On May 14, six former Philadelphia narcotics officers were found not guilty in a major federal police drug corruption case. Although prosecutors could not win convictions, the case has prompted scores of convictions to be overturned and prosecutions dropped amid allegations that the dope squad beat suspects, perjured themselves to win convictions, and stole more than $400,000 in drug money. The jury deliberated for more than a week before returning with "not guilty" verdicts. The former cops cleared are squad leader Thomas Liciardello, Brian Reynolds, Perry Betts, Michael Spicer, Linwood Norman and John Speiser.

In Darien, Georgia, a former Darien police officer was indicted Tuesday on charges he stole drugs from the evidence room. Nicholaus Odell Roundtree is charged with single counts of theft by conversion and violating his oath of office. He is accused of stealing more than $1,500 worth of drugs for his own use. He is now out on bail.

In San Francisco, a former San Francisco police officer was sentenced Tuesday to a year in federal prison for his role in a conspiracy to steal money and property from alleged drug dealers and provide illegal drugs to informants. Reynaldo Vargas, 46, admitted that he and two other SFPD officers repeatedly stole money and property during arrests and searches and that the officers kept the items for themselves and gave drugs to informants. Vargas pleaded guilty to conspiracy to distribute controlled substances, distribution of marijuana, conspiracy to commit theft concerning a federal funded program, and theft concerning a federally funded program. His two partners have already gone to prison.

Medical Marijuana Update

California localities continue to wrestle with medical marijuana, Illinois' nascent program gets an extension, another South Dakota initiative could be coming, Seattle plans to shut down dozens of dispensaries, and more.

California

Last Tuesday, Marin County supervisors began working on a restrictive medical marijuana ordinance. The ordinance envisions up to three nonprofit dispensaries in unincorporated areas of the county, but critics said it would create so much red tape that it would be difficult to comply with its provisions.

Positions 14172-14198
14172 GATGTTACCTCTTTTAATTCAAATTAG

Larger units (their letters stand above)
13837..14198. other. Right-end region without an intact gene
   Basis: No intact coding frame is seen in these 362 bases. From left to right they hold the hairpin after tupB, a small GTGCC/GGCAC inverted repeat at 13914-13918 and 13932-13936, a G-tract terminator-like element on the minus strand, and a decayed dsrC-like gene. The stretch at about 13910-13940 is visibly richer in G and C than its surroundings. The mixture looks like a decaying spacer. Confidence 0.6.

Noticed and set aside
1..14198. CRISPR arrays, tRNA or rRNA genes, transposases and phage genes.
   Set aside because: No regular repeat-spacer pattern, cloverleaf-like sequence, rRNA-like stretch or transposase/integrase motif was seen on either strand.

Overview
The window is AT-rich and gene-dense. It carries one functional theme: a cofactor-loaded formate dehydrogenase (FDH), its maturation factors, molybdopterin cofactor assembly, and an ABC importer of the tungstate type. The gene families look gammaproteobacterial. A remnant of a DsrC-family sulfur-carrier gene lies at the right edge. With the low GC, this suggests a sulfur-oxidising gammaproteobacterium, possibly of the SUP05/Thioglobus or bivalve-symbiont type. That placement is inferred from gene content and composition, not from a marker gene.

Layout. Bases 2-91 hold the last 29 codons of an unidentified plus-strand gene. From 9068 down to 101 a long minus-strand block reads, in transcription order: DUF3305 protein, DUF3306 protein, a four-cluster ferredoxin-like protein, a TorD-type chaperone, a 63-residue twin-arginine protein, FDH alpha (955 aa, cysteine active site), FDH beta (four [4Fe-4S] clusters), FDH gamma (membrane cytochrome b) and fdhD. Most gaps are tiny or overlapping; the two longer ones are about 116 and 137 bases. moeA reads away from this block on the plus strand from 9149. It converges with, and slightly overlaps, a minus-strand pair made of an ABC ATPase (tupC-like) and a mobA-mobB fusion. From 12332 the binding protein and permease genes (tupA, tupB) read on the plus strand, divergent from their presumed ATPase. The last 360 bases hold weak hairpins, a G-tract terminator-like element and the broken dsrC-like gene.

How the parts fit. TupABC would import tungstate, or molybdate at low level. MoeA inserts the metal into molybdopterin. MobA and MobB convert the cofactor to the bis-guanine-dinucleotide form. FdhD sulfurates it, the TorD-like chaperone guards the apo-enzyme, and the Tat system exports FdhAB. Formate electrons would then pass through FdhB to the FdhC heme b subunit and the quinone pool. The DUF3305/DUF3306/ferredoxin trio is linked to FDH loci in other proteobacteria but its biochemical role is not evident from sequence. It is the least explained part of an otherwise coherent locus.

Last Wednesday, the State Supreme Court rejected an appeal from Yuba County patients challenging the county's new marijuana cultivation ordinance and especially its urgency provision. That provision effectively stopped opponents' ability to circulate petitions for a voter referendum. Other legal challenges to the ordinance are still pending.

On Tuesday, a successful Santa Cruz County referendum blocked a supervisors' ban on commercial medical marijuana grows. The supes had voted last month to enact the ban, but opponents managed to gather enough signatures in just three weeks to qualify an initiative for the ballot, thus putting the ban on hold until the vote.

Illinois

Last Thursday, the Senate approved an extension of the medical marijuana program. The state Senate voted 33-16 to approve House Bill 3299, which would extend the program by two more years. The measure has already passed the House and is headed for the desk of Gov. Bruce Rauner (R), but it's unclear if he will sign it. He has said he didn't think the program should be extended until it's been fully evaluated -- but it hasn't even really started.

Nebraska

Last Thursday, the legislature approved a CBD cannabis oil study bill. The state Senate gave final approval to Legislative Bill 390, under which the University of Nebraska Medical Center would study the effectiveness of CBD in treating epileptic seizures. Gov. Pete Ricketts (R) now has five days to act on it.

On Wednesday, a CBD cannabis oil bill was pronounced dead. A bill that would have allowed the limited use of CBD cannabis oil has died. LB 643, filed by state Sen. Tommy Garrett (R-Bellevue), did not have enough support to advance, Garrett said. He said he would bring it back next year.

Pennsylvania

On Monday, it looked like the medical marijuana bill had been blocked in the House. A medical marijuana bill, Senate Bill 3, has passed the Senate, but appears to be bottled up in the House after being assigned to the Health Committee, which is headed by medical marijuana foe Rep. Matt Baker (R-Tioga County). He told local media last week he didn't see the bill moving any time soon. Bill supporters are exploring their options, including moving the bill to a different committee, adding it as an amendment to other legislation, and including it in a budget measure.

South Dakota